Justin Trudeau touts CBC spending as remedy to financial woes facing news outlets

OTTAWA—Prime Minister Justin Trudeau is touting Ottawa’s investments in the CBC as one remedy to the financial crisis that has hit Canadian news organizations, forcing newspaper closures and newsroom cutbacks.

In question period Wednesday, NDP MP Tracey Ramsey pointblank asked the prime minister about cuts announced earlier this week at the Toronto Star that included suspension of an intern program that has helped hundreds of young journalists get their start.

And she questioned why the government has yet to act on any the recommendations laid out in reports that have studied the issue.

“The news media are undergoing unprecedented changes,” said Ramsey.

“Months have passed and job losses are a daily occurrence in the media. How many consultations, reports, and recommendations will it take for the government to decide to do something, even to act on a single recommendation?” said the MP for Essex.

And he said the government is “modernizing” the Canadian Periodical Fund to ensure “it is meeting the needs of local news and magazines, including in the transition to digital.

“We know there is more to do. We will continue to work with our valued friends and partners in the media to ensure they can continue to do their job of holding the democracy to account and informing citizens,” Trudeau said.

The swift transformation of the media market, the onset of digital and the presence of Facebook and Google in dominating online advertising, has wreaked havoc with the bottom lines of many private sector news organizations.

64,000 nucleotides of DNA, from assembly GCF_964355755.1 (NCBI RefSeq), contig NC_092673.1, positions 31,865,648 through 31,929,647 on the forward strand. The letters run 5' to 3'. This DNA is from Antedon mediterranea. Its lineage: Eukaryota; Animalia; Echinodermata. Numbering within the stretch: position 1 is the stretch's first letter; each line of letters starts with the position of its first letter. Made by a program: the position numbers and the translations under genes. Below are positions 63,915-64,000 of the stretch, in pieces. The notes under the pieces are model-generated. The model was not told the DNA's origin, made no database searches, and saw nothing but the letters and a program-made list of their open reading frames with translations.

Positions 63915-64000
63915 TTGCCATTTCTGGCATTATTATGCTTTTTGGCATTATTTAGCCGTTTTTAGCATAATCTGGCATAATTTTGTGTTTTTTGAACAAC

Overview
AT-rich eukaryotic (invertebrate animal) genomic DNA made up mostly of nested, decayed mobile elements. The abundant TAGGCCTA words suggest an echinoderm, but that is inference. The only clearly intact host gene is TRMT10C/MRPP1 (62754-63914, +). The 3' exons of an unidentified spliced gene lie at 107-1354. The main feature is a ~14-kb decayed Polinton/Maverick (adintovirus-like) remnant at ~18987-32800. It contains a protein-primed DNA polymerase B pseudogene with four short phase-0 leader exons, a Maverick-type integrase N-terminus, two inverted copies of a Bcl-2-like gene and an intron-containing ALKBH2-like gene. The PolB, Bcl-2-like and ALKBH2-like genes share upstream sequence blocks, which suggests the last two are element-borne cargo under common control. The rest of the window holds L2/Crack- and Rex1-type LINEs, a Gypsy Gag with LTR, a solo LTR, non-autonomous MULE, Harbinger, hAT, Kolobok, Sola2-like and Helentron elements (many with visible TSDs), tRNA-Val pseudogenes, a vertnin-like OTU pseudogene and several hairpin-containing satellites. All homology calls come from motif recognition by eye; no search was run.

Those financial challenges have been driven home by shrinking newsrooms and declining coverage, including the news this week that the Star, Canada’s biggest newspaper, was implementing another round of cuts to save money.

In an interview with the Globe and Mail published Tuesday, John Honderich, the chair of Torstar, the parent company of the Toronto Star, gave a grim prognosis of what lies ahead.

“We have very little time left. More cuts will be coming, guaranteed. I’m not going to speculate on various competitors, but we’re very, very close to the end,” Honderich said.

Canadian Heritage Minister Mélanie Joly has hinted that the Feb. 27 federal budget will deliver some assistance to offset the financial challenges.

A number of reports have laid out proposals, such as a new levy on advertising purchases on foreign-owned websites that don’t invest in Canadian editorial operations and allowing charitable support of journalism.

Some recommendations suggest changing the periodical fund, which currently provides funding only to print magazines and non-daily newspapers to offset their mailing costs. News Media Canada has suggested giving the fund a new civic news component to extend funding to daily and community newspapers, some digital-only publications and The Canadian Press wire service.

On Wednesday, representatives from Quebec media unions were on Parliament Hill Wednesday to press the government to act, warning that the financial crisis is “real.”

“There’s a lot of people who say ‘we don’t need newspapers anymore, because we have the internet.’ By the same logic, you don’t need farmers because you’ve got supermarkets,” said Stéphane Giroux, President, Fédération professionnelle des journalistes du Québec.

“It doesn’t work like this. There has to be people writing the news, documenting the news and for this you need professionals,” Giroux said.

But the issue of government support is tricky, raising questions about how the media could preserve its independence. As well, some argue there should be no government help at all and that market forces should decide the fate of media organizations.

Asked about the issue Wednesday, Joly stuck by the lines she has used in the past, declaring that the media play a “fundamental” role and highlighting Liberal investments in the CBC.

“We are looking at how to support local media in their transition towards much more viable business models, which are digital,” she said.

“We know that there have been cuts in newsrooms, specially in rural communities across this country and therefore, we want to make sure that we can provide the right approach while respecting journalistic independence,’ she said.

TORONTO STAR

Related Posts You Might Like: